In his opposition to a blanket EU-wide ban on the registration of new combustion engines from 2035, Transport Minister Volker Wissing (FDP) is supported by the green-led Ministry of Economic Affairs.
Economic State Secretary Sven Giegold (Greens) said on the sidelines of an EU meeting in Brussels: "We as Germany have always said: We support the end of old, conventional combustion engines, but we want a solution for such ones outside of the fleet limits, i.e. outside of this law Combustion engines that are only operated with sustainable e-fuels." The EU Commission must now convince all coalition partners that such measures are being taken, Giegold demanded.
FDP against complete off
In an interview with the Funke media group, Federal Finance Minister Christian Lindner reiterated the FDP's no to a complete ban on new combustion vehicles in the EU. "It is our goal that new cars with combustion engines will still be registered in Germany after 2035," said the FDP leader. "However, these vehicles then have to run on climate-friendly eco-fuel." Newly registered combustion vehicles would remain an exception after 2035. However, this technology will continue to play a major role worldwide, "the technological know-how must therefore be preserved in an export country like Germany".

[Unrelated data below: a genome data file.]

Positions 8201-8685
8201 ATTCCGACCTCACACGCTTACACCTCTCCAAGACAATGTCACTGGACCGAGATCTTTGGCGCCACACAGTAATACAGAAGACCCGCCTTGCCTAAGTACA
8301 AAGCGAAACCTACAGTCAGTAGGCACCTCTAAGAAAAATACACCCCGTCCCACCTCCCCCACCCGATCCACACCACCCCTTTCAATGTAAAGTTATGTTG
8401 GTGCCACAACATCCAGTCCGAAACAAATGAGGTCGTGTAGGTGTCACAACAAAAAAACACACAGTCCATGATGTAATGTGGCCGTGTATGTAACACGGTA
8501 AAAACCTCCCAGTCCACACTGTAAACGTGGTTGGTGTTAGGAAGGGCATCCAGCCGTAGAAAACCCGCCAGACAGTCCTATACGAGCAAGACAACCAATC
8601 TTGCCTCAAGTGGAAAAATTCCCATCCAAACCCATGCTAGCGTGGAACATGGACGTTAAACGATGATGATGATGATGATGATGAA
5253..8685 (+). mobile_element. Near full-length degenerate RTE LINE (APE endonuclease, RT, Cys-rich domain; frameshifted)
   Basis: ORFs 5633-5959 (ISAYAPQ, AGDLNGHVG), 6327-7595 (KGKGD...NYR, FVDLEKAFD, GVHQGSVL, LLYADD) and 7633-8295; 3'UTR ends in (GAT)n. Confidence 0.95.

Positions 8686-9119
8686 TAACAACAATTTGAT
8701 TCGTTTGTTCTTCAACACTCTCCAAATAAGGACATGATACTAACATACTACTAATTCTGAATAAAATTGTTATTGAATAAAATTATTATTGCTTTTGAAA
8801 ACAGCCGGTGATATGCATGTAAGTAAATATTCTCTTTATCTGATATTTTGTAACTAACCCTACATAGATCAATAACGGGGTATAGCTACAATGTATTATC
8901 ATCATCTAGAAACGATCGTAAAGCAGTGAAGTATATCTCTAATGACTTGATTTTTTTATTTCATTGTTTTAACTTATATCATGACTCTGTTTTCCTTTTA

EU: From 2035 only new cars without greenhouse gases
Negotiators from the European Parliament and the EU states had already agreed in October that from 2035 only new cars that do not emit greenhouse gases during operation may be sold in the EU. It is planned that the Council of Member States will finally vote on it next Tuesday. Wissing threatened that Germany would not be able to agree and justified this by saying that the EU Commission had not yet submitted a proposal on how only vehicles fueled with climate-friendly fuels such as e-fuels could be approved after 2035. This was part of the agreement in the Council of EU States in June 2022, with which the FDP could be persuaded to agree within the federal government.
Lindner criticizes: "Unfortunately, the EU Commission has not taken any steps to seriously examine exceptions for combustion engines that run exclusively on eco-fuel in their ban plans." It is also unlikely "that the Commission will do within the next few days what it has not done for months".
Secretary of State for Economic Affairs Giegold was more optimistic. He believes that a solution can be found if the EU Commission appears credible to the federal government and the German ministers. Difficult talks were going on at the moment.